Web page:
This is a general memorandum prepared for PHECC summarising the principal issues in respect of the civil liability of those providing prehospital care. Its purpose is to give general guidance only. It is not, and it is not intended to provide, either an exhaustive legal analysis of all of the issues that can arise or specific legal advice on any particular issue.
For those involved in pre-hospital care, the two principal areas of liability to be considered are in trespass to the person and negligence. Both are torts - civil wrongs committed by one person against another.
Trespass to the Person
The essence of a trespass to the person is unconsented touching – this is a battery. To cause another person to apprehend that (s)he is about to be battered is an assault. Obviously, therefore, a person who is asleep or unconscious cannot be assaulted, insofar as the civil law is concerned. In short, a battery is a touching of the body and an assault the ‘touching’ of the mind.
Where a person is incapable of giving consent, treatment – involving touching without consent - may lawfully be given if it is necessary. The defence of necessity justifies what would otherwise be unlawful in the absence of consent. However, the defence is limited to that which is necessary to save life or limb. If treatment, or the touching, goes beyond that which is necessary, it becomes unlawful, at that point. Although necessary treatment may often arise in an emergency situation, it is the necessity for the intervention, not the emergency of the situation that is central to the defence.
In summary, the defence of necessity – subject to the limitations of that defence – is sufficient to justify, and render lawful, the unconsented resuscitation and treatment of an unconscious patient and to avoid what would otherwise be liability in trespass and pre-hospital care personnel can usefully be reassured in this regard.
There are four constituent elements to the tort of negligence. Firstly, there must exist a duty of care. This is a legally imposed obligation, the essence of which is to avoid causing reasonably foreseeable harm to those who might reasonably foreseeably be harmed by your acts or omissions. (Continued in next column...)
||(Continued...) In our legal order, however, there is no legally imposed duty to rescue or to stop to give assistance. (However, a duty will be imposed where one actually does stop and provides assistance.)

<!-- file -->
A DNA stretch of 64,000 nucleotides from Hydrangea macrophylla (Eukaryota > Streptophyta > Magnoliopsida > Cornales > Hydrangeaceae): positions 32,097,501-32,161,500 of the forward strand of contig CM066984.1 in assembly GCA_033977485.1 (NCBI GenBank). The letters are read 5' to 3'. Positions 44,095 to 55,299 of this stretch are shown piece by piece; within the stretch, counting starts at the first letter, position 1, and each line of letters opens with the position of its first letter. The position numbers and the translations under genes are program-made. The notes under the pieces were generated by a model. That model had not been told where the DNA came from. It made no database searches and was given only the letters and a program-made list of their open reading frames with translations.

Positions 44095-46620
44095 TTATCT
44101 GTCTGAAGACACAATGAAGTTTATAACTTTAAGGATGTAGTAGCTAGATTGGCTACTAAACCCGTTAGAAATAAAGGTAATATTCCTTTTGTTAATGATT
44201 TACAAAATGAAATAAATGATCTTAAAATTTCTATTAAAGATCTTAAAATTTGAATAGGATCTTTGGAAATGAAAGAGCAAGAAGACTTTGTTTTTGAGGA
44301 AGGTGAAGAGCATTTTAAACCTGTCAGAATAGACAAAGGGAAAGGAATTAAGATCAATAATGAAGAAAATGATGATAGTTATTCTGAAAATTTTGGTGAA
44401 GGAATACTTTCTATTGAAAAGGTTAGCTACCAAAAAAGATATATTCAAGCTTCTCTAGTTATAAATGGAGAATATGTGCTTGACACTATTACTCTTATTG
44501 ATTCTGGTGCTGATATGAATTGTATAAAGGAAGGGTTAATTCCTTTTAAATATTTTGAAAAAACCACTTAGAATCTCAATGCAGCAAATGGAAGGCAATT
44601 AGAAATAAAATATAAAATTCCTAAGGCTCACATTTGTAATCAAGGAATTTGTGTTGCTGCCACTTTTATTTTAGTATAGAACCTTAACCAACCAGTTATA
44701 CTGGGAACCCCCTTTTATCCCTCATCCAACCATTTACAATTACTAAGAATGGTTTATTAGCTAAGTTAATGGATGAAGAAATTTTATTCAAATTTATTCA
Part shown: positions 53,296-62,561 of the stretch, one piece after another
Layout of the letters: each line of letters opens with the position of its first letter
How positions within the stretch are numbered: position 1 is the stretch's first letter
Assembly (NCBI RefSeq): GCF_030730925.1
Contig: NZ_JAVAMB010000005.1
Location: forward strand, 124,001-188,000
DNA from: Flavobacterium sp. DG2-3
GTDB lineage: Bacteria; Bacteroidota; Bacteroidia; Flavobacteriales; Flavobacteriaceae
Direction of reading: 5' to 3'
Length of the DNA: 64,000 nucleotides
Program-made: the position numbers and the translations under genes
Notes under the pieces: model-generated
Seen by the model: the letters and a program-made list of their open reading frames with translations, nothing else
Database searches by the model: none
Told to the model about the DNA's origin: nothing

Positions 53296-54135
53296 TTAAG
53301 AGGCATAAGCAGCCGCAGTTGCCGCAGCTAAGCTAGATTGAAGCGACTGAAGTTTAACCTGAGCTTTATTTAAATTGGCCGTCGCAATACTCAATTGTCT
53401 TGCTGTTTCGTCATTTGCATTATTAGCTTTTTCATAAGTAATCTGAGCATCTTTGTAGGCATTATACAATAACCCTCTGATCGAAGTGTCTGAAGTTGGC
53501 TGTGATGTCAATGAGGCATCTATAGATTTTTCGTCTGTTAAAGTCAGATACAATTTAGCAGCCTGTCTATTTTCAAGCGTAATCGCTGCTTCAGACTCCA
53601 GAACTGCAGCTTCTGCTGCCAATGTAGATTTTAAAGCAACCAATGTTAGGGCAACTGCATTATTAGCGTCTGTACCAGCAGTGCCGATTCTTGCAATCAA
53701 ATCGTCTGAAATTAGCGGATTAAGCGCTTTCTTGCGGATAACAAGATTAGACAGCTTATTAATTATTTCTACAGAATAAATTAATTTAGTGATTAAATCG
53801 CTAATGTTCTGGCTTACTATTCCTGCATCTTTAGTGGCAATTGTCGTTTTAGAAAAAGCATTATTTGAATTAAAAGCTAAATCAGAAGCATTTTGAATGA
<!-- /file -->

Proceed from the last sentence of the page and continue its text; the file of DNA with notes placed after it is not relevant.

Secondly, there must be a failure to conform to the required standard of care. Insofar as persons trained in pre-hospital care are concerned the standard applicable is “the standard[s] of the ordinary skilled first-aider exercising and professing to have that special skill of a first-aider”. For the word ‘first-aider’ can be substituted para-medic, EMT or nurse, as the case may be. At its simplest, the standard of care falls to be determined by what a reasonably competent person possessing, or professing to have, the particular level of skill would have done, in the circumstances.
Thirdly, the patient must suffer some injury, damage or loss. If this occurs, in a pre-hospital situation, it is usually self-evident. Fourthly, it must be established, as a matter of probability, that but for the failure to conform to the required standard of care, the patient would not have suffered injury, damage or loss or whatever the harm happens to be.
In summary, unless a patient can establish
that not alone did the person providing pre-hospital care fall below an acceptable
standard of care, in all of the circumstances,
but also that that, as a matter of probability, caused the harm complained of, an action in negligence is bound to fail.
Given the factual background and clinical complexity of most pre-hospital care situations, trying to establish this second element, i.e. that it is more likely (which is what ‘as a matter of probability’ means) that the harm ultimately suffered was caused by the pre-hospital care that was given rather than by the initial illness or accident, will present a formidable obstacle to success in any such action, as a matter of practicality.
Dr. Ciaran D. Craven B.L.
Should a pre-hospital emergency care provider act in accordance wholly with their training status and not act in a grossly negligently fashion then it is unlikely that any litigious claim would be successful. This conclusion is also in keeping with the position of the Resuscitation Council of the United Kingdom. www.resus.org.uk/pages/legal.htm